Change for Good

Change for Good

We all have that one thing (OK, for some of us, it's three or four things) we'd really like to fix about ourselves. But whether it's eating better, making an effort to move our bodies more, or breaking a pattern of unhealthy relationships, change is easier said than done. "It often requires looking closely at previous behaviors, which can bring up fears or negative feelings you may not want to address," says Sara Holliday, a marriage and family therapist and personal trainer in San Diego, Calif. Other times, the obstacle can be misplaced motivation. "You have to want to change for yourself," she notes. "If you're doing it for somebody else, it won't last."

We profiled three women who each made one significant shift in their lives and reaped several additional and unexpected benefits.

The Relationship Change
Meg Bertini has been through the relationship wringer. Twice divorced (her first marriage lasted six months, her second five years) to men who were nice enough, but with whom she didn't feel a true connection, Bertini asked the universe to send her more passion. She got it but not in the way she expected. When she met "Tom" (not his real name), she was attracted to his confidence and dynamic personality right away. "There was passion all right," she recalls, "but also insanity." Tom was volatile and controlling, yelling at Bertini in public, calling her on the phone to berate her, and sometimes even physically preventing her from leaving a room or the house. Bertini remembered hearing about women in controlling and abusive relationships and wondering what made them stay. Now, she says, she understands that leaving isn't as easy as it looks. "I was like a dog with a bone—I didn't want to let go. I didn't realize that I could find that passion with somebody else in a healthy relationship."

The catalyst: After a friend asked: "Why are you choosing to be with him?" Bertini began to examine her role in the doomed relationship. "It prompted me to see a therapist and start looking for answers." Bertini had been reading self-help books to try to figure out what was wrong with Tom and why he treated her so badly; with the therapist's help she finally understood that her approach was backward. "I realized that I was the one who had to change," she says.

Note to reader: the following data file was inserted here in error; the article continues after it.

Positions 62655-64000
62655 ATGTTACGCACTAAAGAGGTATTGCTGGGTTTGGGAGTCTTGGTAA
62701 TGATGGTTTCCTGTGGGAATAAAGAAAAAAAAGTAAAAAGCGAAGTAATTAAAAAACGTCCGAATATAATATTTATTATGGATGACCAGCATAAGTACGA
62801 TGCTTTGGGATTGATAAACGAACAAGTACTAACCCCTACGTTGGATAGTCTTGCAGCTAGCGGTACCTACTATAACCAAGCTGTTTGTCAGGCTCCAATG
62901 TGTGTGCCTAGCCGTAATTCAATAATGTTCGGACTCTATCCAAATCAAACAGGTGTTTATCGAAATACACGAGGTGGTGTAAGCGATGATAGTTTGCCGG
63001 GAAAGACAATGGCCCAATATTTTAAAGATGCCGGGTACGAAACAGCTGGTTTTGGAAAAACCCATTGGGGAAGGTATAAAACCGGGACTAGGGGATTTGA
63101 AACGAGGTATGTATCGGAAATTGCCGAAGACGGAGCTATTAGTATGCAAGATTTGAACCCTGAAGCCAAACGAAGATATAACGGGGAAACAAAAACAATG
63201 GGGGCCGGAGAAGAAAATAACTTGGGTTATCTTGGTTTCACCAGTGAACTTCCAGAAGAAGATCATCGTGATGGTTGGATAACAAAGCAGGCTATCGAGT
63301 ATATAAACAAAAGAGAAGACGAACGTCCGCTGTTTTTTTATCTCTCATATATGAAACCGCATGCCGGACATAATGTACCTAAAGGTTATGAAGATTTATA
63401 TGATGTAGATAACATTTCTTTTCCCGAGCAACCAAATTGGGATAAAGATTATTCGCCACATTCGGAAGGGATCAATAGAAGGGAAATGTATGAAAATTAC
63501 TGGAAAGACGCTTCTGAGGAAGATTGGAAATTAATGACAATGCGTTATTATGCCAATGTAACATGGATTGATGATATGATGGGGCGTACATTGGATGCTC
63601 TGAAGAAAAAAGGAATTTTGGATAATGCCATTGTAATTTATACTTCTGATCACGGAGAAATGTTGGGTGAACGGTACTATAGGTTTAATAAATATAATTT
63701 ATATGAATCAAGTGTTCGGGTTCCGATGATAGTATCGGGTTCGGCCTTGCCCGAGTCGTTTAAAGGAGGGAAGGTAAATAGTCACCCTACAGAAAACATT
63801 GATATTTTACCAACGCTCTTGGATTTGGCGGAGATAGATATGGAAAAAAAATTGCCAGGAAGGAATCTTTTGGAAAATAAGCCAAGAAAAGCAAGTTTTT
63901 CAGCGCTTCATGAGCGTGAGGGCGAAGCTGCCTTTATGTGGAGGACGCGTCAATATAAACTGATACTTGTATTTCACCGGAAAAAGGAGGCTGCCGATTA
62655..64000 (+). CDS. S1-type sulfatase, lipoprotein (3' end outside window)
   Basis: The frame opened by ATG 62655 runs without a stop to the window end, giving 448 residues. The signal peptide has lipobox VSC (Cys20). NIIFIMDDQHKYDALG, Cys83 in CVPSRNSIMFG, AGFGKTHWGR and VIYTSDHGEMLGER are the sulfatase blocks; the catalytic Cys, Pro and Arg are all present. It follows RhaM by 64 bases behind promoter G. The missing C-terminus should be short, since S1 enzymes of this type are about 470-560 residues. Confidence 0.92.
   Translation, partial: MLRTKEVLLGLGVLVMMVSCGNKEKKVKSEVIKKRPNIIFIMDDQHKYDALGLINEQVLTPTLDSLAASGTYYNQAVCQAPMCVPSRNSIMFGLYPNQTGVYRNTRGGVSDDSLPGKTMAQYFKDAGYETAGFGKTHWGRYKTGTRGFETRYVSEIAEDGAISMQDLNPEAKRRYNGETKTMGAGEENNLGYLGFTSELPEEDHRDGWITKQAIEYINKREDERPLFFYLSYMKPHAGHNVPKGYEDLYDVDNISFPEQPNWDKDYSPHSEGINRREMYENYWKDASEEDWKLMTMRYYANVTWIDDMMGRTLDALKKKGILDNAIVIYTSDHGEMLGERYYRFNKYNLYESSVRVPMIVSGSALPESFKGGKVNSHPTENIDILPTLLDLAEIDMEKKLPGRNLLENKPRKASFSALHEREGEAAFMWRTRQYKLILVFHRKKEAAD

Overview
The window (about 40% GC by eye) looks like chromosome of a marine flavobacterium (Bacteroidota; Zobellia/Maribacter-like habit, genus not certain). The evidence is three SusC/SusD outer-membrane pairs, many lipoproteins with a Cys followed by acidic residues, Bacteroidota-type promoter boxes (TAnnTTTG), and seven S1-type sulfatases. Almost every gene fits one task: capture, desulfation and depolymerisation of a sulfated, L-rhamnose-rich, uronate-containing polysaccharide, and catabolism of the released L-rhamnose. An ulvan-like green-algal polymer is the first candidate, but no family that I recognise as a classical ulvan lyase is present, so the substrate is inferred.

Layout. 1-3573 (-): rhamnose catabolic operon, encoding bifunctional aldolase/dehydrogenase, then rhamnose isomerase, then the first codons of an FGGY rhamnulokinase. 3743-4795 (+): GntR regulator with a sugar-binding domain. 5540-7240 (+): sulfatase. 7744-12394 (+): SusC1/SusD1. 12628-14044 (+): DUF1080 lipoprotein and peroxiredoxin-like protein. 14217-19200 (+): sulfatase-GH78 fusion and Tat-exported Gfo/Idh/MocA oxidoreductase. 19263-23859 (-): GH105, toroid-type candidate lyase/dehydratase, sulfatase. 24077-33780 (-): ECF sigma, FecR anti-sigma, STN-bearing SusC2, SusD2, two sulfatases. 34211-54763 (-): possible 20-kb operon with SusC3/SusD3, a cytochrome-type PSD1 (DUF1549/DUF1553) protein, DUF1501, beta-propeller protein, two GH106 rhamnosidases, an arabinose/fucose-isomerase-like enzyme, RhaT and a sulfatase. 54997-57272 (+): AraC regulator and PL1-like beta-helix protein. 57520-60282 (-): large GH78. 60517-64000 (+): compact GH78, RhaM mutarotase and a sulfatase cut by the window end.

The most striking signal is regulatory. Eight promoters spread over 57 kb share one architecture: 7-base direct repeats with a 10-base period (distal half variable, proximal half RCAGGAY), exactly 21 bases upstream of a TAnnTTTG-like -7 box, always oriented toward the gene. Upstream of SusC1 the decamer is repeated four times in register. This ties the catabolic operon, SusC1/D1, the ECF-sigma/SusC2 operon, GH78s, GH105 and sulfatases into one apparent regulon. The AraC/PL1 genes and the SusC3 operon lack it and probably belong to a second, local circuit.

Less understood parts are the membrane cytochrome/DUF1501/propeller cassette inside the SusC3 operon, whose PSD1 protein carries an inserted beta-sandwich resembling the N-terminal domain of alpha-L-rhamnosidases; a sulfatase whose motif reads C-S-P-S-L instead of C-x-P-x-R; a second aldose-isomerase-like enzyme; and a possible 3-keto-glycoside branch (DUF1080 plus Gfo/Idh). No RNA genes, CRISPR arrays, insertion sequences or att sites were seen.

The shift: After she finally managed to extract herself from Tom—a year and a half after they started dating—Bertini took a six month break from romance and men. "My whole life I'd moved from one relationship to another—boom, boom, boom," says Bertini. After the hiatus, she eased back into dating, carefully approaching each relationship with a close look at her role. "The next relationships weren't perfect, but each was better than the one before," she says.

The new life: Eventually, says Bertini, "I reached a place where I was going into relationships, or dates, consciously." She was able to break off with men when the circumstances weren't right, and even learned to head off bad situations at the pass. In 2006, three years after ending things with Tom, Bertini started her own company, DreamTime Publishing (dreamtimepublishing.com), a publisher of holistic self-help books, partly in response to what she'd learned about herself.

The results: Entered relationships that made her feel good about herself—but didn't feel obligated to persist if things weren't working out. Dropped guilt about past behavior. "I wouldn't have been ready for my current relationship if I hadn't had the opportunity to learn and grow from the others," she says.

The lesson learned: "I have the power to change myself and no one else," says Bertini. "And I realize it takes two insane people to have a crazy relationship."